Public cloud outlay set to surge next year

Public cloud outlay set to surge next year

Public cloud outlay set to surge next year
IaaS is forecast to experience the highest end-user spending growth in 2023 at 29.8% globally.

Despite the prospect of economic challenges, spending on public cloud services in Thailand is expected to surge 31.8% in 2023, above the global growth rate of 20.7% predicted next year, according to research firm Gartner.

The outlay on public cloud services by end-users in Thailand is forecast to reach 54.4 billion baht in 2023, up from 41.3 billion baht in 2022.

Spending on infrastructure as a service (IaaS) is the category of cloud services forecast to see the highest end-user spending growth in Thailand in 2023 at 41.9%, Gartner said.

All segments are expected to see double-digit growth in 2023.

The rise of cloud usage comes as various global cloud providers are pursuing their infrastructure investment in Thailand, including Alibaba Cloud, Google Cloud and Amazon Web Services (AWS).

Meanwhile, Tencent Cloud and Huawei Cloud have already established data centres in the country.

"Current inflationary pressures and macroeconomic conditions are having a push and pull effect on cloud spending," said Sid Nag, vice-president analyst of Gartner.

"Cloud computing will continue to be a bastion of safety and innovation, supporting growth during uncertain times due to its agile, elastic and scalable nature."

According to him, cloud spending could decline if overall IT budgets shrink, given that cloud continues to be the largest chunk of IT spend and proportionate budget growth.

At the global level, end-user spending on public cloud services is forecast to reach US$591.8 billion in 2023, up 20.7% from $490.3 billion in 2022.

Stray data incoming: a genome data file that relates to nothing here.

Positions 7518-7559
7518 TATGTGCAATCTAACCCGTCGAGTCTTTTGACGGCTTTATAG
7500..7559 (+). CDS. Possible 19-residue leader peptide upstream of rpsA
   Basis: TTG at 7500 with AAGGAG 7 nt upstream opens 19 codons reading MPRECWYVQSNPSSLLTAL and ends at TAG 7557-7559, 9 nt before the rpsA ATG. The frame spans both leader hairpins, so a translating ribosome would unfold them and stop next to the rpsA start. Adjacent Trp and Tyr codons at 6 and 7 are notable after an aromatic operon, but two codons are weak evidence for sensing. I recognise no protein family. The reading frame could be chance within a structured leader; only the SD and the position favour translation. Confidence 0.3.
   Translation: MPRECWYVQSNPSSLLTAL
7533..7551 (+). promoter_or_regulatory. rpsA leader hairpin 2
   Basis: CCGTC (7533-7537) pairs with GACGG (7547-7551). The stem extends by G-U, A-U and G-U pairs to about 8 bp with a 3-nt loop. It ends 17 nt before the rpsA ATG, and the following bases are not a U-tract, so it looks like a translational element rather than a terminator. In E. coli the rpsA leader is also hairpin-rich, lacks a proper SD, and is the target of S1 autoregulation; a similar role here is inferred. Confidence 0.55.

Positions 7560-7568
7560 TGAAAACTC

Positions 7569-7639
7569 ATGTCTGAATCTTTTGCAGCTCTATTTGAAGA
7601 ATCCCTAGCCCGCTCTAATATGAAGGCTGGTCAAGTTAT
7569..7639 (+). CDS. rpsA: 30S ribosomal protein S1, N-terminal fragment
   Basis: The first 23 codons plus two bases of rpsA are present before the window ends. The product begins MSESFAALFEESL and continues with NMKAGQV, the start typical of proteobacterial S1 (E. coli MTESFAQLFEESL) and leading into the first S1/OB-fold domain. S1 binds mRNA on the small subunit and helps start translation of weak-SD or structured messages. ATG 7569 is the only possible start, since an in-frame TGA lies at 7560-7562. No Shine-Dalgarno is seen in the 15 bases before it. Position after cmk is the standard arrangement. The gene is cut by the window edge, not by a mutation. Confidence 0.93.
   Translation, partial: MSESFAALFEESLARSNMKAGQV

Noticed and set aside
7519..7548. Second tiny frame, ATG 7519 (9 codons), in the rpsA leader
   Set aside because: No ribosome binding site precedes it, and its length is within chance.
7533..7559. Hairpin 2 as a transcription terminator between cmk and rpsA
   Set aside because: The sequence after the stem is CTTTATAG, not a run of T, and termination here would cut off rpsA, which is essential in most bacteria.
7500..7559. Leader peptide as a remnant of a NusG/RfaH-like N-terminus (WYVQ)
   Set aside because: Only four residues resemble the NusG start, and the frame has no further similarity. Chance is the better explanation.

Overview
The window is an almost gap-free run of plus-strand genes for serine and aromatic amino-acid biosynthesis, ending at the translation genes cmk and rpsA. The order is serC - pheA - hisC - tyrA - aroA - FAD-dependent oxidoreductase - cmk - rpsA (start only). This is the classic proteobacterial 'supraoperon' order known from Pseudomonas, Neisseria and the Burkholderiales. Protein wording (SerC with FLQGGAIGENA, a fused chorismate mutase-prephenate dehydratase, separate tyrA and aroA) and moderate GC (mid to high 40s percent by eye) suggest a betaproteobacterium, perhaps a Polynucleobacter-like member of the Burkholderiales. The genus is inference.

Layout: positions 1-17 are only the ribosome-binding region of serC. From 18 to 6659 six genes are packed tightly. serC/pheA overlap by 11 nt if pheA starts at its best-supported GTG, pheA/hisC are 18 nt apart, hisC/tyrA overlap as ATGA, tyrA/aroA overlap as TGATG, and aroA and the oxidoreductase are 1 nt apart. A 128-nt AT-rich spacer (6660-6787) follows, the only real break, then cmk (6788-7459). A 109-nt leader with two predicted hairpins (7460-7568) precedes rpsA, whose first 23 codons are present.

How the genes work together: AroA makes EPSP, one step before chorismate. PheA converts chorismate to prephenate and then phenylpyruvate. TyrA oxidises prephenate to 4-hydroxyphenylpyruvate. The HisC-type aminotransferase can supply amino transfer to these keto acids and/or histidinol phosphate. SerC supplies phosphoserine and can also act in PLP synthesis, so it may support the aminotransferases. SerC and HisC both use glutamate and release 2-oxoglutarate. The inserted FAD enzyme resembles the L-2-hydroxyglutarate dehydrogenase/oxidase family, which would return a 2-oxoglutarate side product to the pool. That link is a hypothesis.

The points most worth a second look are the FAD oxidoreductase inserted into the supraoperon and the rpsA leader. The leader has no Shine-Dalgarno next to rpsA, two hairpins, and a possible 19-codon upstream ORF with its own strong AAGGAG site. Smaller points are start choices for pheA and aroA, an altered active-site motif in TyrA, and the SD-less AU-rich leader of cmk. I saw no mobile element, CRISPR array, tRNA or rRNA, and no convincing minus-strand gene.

This is higher than the 18.8% growth forecast for 2022.

IaaS is forecast to experience the highest end-user spending growth in 2023 at 29.8% globally.

"Cloud migration is not stopping," said Mr Nag. "IaaS will naturally continue to grow as businesses accelerate IT modernisation initiatives to minimise risk and optimise costs."

Moving operations to the cloud also reduces capital expenditure by extending cash outlays over a subscription term, a key benefit in an environment where cash may be critical to maintain operations, he said.

Platform as a service (PaaS) and software as a service (SaaS) could see the most significant impacts from inflation due to staffing challenges and the focus on margin protection, but they are still expected to grow 23.2% and 16.8%, respectively, next year.

"Higher wages and more skilled staff are required to develop modern SaaS applications, so organisations will be challenged as hiring is reduced to control costs," said Mr Nag.

"But since PaaS can facilitate more efficient and automated code generation for SaaS applications, the rate of PaaS consumption will consequently increase," he added.

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